“Until he meets Jake, he doesn’t have anything to believe in, really. He’s really pent up and releases his soul through [defending] the boy.”
But what attracted him to the role of The Gunslinger? “You could make a version of this film that appealed to a slightly more action-hero type character and I don’t do those films,” Elba said.
“I like to bring a little depth and bring a real character. And what’s been fun is, Nik’s really up for that. So we do takes that are a little bit more commercial, if you like, and we do takes that are fucking deep, like we’re making an independent film. It’s an iconic character. I want to get it right.”
But what about the issue of race? In the books and comics Roland is always portrayed as being white and Suzannah in the early stages fo her joining the ka-tet calls him a ‘honky’ several times. Does that effect his being cast? “it’s better just to treat it like no big deal,” says elba.
“The character that was written in Stephen’s imagination, it could be any color. It just happens to be me and, you know? In the artwork, it just so happens to be a white guy, but I don’t think that makes any difference. I think what’s great about it, if I want to say anything about it, is that it is a sign of the times in terms of a colorless society. People go, ‘A good actor is a good actor,’ you know?”
He goes on to show that he really gets who Roland is: “There’s a mystical element to him. He’s about 200 years old. He’s been around for a long time, and has a deep-rooted connection with the [supernatural] nature of the film. Roland’s completely tuned into that. When you meet him, he’s very much a stoic man, doesn’t want to talk. But when you get to know him, he really knows quite a bit about the world and his world’s history.”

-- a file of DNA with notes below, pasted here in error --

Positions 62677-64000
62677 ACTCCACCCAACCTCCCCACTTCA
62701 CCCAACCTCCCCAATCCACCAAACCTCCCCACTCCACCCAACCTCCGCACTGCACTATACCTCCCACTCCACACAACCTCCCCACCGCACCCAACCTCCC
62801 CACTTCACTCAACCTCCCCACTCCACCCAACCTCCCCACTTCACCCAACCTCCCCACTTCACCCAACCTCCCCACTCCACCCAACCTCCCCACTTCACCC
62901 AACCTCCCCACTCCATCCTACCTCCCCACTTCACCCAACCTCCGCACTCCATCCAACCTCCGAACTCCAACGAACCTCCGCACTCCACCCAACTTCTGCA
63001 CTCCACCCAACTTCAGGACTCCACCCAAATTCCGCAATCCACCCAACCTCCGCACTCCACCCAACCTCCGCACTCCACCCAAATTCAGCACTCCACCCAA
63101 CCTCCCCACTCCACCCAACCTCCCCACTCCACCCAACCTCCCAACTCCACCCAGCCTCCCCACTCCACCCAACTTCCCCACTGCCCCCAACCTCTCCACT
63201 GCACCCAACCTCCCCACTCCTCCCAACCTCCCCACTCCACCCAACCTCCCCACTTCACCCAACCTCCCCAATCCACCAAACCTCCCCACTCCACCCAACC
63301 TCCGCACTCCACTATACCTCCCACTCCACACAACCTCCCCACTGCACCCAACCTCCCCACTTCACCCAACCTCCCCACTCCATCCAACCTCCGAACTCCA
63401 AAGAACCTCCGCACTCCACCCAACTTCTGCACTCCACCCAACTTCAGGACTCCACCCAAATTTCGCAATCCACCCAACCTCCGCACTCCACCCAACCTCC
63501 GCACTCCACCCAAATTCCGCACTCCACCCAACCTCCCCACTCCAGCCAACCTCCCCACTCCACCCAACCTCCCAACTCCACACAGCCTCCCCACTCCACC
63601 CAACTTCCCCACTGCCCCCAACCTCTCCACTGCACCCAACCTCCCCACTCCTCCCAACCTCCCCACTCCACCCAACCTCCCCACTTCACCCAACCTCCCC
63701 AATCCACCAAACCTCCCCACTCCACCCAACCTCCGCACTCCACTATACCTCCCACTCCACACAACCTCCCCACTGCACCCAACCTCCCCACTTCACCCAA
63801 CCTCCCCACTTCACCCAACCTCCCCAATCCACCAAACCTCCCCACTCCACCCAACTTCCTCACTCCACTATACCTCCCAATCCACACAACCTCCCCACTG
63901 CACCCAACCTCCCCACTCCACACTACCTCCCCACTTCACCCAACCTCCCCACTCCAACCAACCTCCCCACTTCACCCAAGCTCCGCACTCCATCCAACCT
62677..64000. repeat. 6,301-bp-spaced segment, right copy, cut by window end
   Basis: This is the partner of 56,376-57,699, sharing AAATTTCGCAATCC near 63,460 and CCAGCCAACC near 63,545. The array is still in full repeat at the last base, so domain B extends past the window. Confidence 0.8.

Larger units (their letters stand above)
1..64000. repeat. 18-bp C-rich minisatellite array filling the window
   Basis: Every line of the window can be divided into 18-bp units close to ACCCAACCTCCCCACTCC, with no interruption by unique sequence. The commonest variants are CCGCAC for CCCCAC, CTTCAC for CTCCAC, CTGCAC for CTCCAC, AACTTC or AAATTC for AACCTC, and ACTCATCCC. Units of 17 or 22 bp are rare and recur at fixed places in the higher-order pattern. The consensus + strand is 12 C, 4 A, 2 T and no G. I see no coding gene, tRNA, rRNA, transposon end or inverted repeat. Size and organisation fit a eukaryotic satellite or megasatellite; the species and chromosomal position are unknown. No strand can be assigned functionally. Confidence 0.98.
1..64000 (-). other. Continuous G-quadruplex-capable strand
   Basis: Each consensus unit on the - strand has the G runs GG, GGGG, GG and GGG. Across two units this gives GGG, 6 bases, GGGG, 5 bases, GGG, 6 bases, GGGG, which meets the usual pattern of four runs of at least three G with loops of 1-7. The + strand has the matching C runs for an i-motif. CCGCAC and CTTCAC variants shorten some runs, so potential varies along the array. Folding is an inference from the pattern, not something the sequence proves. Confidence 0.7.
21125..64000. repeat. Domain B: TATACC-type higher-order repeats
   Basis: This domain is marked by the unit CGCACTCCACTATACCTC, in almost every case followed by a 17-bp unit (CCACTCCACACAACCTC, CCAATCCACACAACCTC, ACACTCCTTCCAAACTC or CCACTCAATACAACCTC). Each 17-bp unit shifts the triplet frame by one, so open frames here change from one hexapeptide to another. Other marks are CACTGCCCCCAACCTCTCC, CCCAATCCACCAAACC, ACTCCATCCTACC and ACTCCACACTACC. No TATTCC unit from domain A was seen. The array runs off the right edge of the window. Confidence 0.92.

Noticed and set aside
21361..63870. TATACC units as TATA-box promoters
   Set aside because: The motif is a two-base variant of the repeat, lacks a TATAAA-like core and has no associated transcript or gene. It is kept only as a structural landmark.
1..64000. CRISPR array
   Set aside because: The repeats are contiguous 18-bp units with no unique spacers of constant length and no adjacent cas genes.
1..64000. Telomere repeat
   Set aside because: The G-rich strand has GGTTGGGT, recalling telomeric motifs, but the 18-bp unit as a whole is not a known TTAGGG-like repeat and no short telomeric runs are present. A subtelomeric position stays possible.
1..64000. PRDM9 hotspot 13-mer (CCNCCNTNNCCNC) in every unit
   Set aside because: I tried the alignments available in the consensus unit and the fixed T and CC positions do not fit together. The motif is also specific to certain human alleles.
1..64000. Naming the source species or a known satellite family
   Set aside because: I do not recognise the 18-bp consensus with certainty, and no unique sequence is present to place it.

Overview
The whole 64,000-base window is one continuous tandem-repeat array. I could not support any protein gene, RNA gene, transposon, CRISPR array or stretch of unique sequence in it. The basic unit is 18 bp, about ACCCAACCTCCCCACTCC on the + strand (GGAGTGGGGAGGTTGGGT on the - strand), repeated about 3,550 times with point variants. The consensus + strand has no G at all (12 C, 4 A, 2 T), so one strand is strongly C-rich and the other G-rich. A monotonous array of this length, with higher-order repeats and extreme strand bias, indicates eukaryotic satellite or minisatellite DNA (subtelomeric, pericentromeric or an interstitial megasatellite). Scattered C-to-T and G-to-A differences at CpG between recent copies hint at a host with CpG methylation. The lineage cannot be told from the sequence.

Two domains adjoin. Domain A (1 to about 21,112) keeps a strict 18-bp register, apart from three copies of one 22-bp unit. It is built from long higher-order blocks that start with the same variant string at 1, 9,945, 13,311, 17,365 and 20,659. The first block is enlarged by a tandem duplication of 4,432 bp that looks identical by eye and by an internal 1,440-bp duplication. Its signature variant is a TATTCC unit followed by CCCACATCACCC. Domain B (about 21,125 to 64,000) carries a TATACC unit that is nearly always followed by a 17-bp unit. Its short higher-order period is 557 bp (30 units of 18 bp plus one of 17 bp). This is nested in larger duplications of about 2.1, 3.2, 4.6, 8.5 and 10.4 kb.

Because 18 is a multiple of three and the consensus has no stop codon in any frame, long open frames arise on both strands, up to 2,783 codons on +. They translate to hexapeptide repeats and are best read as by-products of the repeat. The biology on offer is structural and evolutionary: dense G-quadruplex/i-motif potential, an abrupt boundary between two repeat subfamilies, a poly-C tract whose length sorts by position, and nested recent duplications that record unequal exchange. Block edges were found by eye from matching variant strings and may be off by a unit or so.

Matthe McConaughey, too, really seems to have a clear idea of who Flagg is, saying he uses Black Sabbath’s lyrics – “Follow me now/ and you will not regret/ leaving the life you led/ before we met” – as his mantra.
He also notes that while Flagg isn’t the Devil, he “sure as hell think(s) about him like the Devil.”
He also says that a big difference between he and Roland is that Roland wants Flagg dead, but Flagg respects Roland: “I revere him!”
He’s really the only true adversary I have. I expose hypocrisies, and he’s the closest to pure there is. It’s his persistent, resilience to be good and altruistic. He’s very precious to me. I almost don’t want to see him go.
“So many times I’m just pumping him up, through sorcery, almost like the man in the corner of the ring for a boxer,’Come on, you can do this, stay in the game,’ because I want to keep him, I want to keep his vengeance to find me. I want to keep that very vital, you know? My want, my need, my mission is to bring down the Tower. My love, my adoration, my muse, my shadow, is Roland.”
So, let’s talk about the fact that, as pointed out earlier, Eddie Dean and Odetta “Susannah” Holmes won’t be appearing in the film?
Well, the maker himself, Stephen King, has chimed in that he’s ok with it: “I know exactly where Akiva always planned to bring them in and that’s cool with me.”
So, it looks to us like the first movie will pick up AFTER the books and will see Roland’s journey begin again but in different ways with, presumably, different outcomes.
We would never have imagined the movie having the guts to be a standalone thing AND a sequel and somethin fresh for the fans but here we are… and while the absence of Eddie and Suzannah has us troubled, the overall idea is so big, ballsy and brave that we can’t help be excited.
What about you?
Directed by Nikolaj Arcel, and starring Matthew McConaughey, Idris Elba, Jackie Earle Haley, Fran Kranz, Abbey Lee, Katheryn Winnick and Tom Taylor, The Dark Tower opens on February 17, 2017.